Sports

Callifornia tennis dreamin'

At 16, Jamil Al-Agba definitely is older, wiser, fitter and stronger than he was when he left Bremerton for sunny Southern California four years ago to pursue his dream of becoming a professional tennis player.

But is Al-Agba big enough to make it in tennis’ world of power and supersonic serves?

He stands 5-foot-9 and weighs just 135 pounds. And that’s after shooting up like a dandelion after a rainstorm, growing six inches this past year.

Everybody you talk to says he’s got the mind and the shot-making ability to play with the best tennis players in the world. But will he be big enough? Will his serve be powerful enough?

His current coach, Bobby Berger of Los Angeles, envisions big things down the road for Al-Agba.

“I can see him being a top-10 pro in the world,” Berger said. “Obviously, he’s got a long ways to go to reach that point. But you look at him, you can see he’s still growing into his body. In terms of filling out, that’s going happen. Right now he definitely doesn’t have the firepower that he’s going to have in two years. But he’s a great player ... he’s really talented.”

Erik Jacobsen, tennis pro at the Bremerton Tennis & Athletic Club, was among the coaches who worked with Al-Agba before his parents packed his bags and moved him down the coast in search of better competition and better weather.

“He doesn’t make mistakes,” Jacobsen said. “He’s got really good hands and a feel for the ball. He’s got really good control. He can put a ball on a dime.”

Jacobsen watched Al-Agba on the indoor courts at the BT&AC during a recent visit home.

“He hits everything a little harder, a little faster,” he said. “Everything’s a little better than it was a year or two ago.”

Right now, Al-Agba serves around 100 mph.

“But he gets a lot out of that hundred,” Berger said. “His hundred is pretty well disguised. He mixes it up up nice with a lot of motion. It’s just not big enough. And to make it on tour, it’s really about having a big game.

“If he can be serving bombs and has developed a weapon by the time he’s 18, he’ll have what it takes. If he’s serving in the 120s (mph) by the time he’s 19 or 20 and gets a good percentage in, he’ll be a fantastic player.”’

So far, Al-Agba’s size or serve haven’t stopped him from moving up the national junior ranks. He was No. 5 nationally in 16 singles, reaching the semifinals at the Hardcourt Super Nationals in Kalamazoo, Mich., and is currently No. 26 in the 18s, where his goal is to break into the top 15 by the end of the 2002 season and top five by 2003. Jamil, who turns 17 in June, is currently the No. 9-ranked open player in Southern California.

Al-Agba’s mother, Barbara, who grew up as a national-caliber figure skater in Tacoma, and father, Saad, a pediatrician in Silverdale, produced four children, each of whom are high achievers: Niran, 27, is a former world-class baton twirler who’s doing her residency in pediatrics and plans to join her father’s office in Silverdale; Tariq, 25, is heavily into body-building and involved in developing conditioning programs for his brothers and Jacobsen’s junior players at BT∾ Laith, 21, a former state tennis champion from Olympic High, is a senior at Purdue where he’s currently playing No. 5 singles and No. 2 doubles.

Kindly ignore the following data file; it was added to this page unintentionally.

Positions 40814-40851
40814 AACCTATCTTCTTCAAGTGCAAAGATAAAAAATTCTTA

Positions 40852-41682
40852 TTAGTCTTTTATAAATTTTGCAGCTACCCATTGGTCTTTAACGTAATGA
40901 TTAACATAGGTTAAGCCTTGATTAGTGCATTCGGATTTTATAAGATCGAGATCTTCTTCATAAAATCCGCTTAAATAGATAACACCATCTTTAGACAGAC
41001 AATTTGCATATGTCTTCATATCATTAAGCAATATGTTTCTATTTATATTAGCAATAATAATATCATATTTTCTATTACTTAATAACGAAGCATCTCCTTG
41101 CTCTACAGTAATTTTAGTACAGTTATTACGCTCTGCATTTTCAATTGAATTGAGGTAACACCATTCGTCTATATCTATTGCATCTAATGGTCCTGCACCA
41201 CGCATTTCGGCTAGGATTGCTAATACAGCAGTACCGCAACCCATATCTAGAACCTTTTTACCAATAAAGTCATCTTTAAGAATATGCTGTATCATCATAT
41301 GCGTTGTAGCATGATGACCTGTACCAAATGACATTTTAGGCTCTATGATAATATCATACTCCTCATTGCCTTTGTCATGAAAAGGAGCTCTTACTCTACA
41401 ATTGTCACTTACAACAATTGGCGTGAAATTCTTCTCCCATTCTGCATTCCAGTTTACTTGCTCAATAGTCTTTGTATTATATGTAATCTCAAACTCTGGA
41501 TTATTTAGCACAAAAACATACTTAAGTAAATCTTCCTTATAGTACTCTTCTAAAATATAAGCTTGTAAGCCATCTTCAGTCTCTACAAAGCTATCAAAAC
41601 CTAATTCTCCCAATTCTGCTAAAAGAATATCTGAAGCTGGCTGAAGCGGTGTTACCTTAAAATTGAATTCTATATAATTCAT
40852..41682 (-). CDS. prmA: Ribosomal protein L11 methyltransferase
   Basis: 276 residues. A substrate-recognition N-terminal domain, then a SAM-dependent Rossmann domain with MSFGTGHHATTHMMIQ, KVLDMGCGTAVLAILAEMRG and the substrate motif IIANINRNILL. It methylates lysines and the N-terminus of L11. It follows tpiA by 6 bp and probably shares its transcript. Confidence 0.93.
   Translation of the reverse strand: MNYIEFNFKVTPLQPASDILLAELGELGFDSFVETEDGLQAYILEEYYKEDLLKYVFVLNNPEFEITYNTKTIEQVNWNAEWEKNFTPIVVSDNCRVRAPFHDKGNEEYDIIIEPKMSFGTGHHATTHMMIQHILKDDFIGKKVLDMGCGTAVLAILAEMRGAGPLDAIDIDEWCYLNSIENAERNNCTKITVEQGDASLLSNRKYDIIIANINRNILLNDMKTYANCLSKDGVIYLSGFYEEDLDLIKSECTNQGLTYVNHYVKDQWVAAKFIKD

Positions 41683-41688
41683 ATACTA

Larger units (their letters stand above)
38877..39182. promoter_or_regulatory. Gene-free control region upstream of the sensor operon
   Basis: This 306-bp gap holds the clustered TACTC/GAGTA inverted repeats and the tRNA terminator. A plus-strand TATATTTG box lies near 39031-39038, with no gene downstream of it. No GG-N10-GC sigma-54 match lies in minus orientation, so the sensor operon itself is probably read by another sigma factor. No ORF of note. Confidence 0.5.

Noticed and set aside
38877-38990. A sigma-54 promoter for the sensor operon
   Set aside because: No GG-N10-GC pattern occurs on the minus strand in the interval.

Jamil and Barbara have been living in California since September of 1997. His father usually flies to California every other weekend. During holidays, the family gathers in Los Angeles. For Christmas, they flew into Los Angeles and drove over to Phoenix to watch Jamil compete in the USTA’s Winter Super Nationals.

The Al-Agbas have obviously invested a lot of time and money in Jamil’s tennis game.

“All kids want to play pro tennis,” Barbara said. “Jamil had a lot of success early and showed a lot of potential, but he was starting to lose interest when he hit the seventh grade. He needed to go someplace where it would be tennis, tennis, tennis.”

A move to Southern California, which offered better weather, better competition and a variety of top-level coaches, was the answer.

“We left it up to Jamil,” Barbara said. “We told him if he didn’t like it, it’ll be back to Washington, get back in school, play high school tennis and do what you do growing up here. But he really liked it and became more intensely involved in the game.”

Jamil originally attended Weil Tennis Academy, a residential boarding school located in Ojai, Calif., but he was never an academic or live-in student at Weil. Jamil’s enrolled in a home study program and now works with Berger, who coaches at a private court in the Brentwood section of Los Angeles.